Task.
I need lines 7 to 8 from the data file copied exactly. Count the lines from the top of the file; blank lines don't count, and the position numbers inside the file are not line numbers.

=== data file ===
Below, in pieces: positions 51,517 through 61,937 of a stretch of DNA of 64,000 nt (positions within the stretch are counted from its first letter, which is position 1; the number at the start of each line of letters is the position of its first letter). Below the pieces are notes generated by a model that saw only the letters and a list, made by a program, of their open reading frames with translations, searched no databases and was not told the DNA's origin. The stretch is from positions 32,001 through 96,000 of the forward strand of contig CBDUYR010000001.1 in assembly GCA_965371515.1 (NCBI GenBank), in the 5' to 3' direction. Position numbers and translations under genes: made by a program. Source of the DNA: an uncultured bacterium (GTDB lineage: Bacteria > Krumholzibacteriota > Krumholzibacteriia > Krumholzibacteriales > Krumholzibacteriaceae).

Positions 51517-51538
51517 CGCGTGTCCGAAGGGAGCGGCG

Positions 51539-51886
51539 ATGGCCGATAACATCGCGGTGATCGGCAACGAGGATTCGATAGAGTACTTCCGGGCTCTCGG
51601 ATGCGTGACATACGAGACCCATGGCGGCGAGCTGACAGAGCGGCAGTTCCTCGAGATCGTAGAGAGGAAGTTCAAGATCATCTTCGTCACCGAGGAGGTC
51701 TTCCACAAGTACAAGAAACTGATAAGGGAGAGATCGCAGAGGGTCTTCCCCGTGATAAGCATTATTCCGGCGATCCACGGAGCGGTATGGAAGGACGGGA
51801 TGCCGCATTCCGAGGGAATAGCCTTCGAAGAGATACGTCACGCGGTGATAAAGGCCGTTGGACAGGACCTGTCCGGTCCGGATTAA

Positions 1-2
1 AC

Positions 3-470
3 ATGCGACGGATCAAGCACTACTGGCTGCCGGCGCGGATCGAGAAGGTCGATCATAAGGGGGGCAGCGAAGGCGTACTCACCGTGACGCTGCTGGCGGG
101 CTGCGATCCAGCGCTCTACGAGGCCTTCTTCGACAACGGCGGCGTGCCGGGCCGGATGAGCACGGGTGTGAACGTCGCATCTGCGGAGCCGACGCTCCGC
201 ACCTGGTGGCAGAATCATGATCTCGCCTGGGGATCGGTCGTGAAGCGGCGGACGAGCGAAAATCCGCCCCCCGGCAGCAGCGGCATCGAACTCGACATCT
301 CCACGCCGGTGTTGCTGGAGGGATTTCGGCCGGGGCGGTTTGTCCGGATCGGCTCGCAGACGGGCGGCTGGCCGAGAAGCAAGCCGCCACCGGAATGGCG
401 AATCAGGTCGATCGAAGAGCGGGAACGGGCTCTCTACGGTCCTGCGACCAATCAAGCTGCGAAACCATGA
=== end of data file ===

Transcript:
51701 TTCCACAAGTACAAGAAACTGATAAGGGAGAGATCGCAGAGGGTCTTCCCCGTGATAAGCATTATTCCGGCGATCCACGGAGCGGTATGGAAGGACGGGA
51801 TGCCGCATTCCGAGGGAATAGCCTTCGAAGAGATACGTCACGCGGTGATAAAGGCCGTTGGACAGGACCTGTCCGGTCCGGATTAA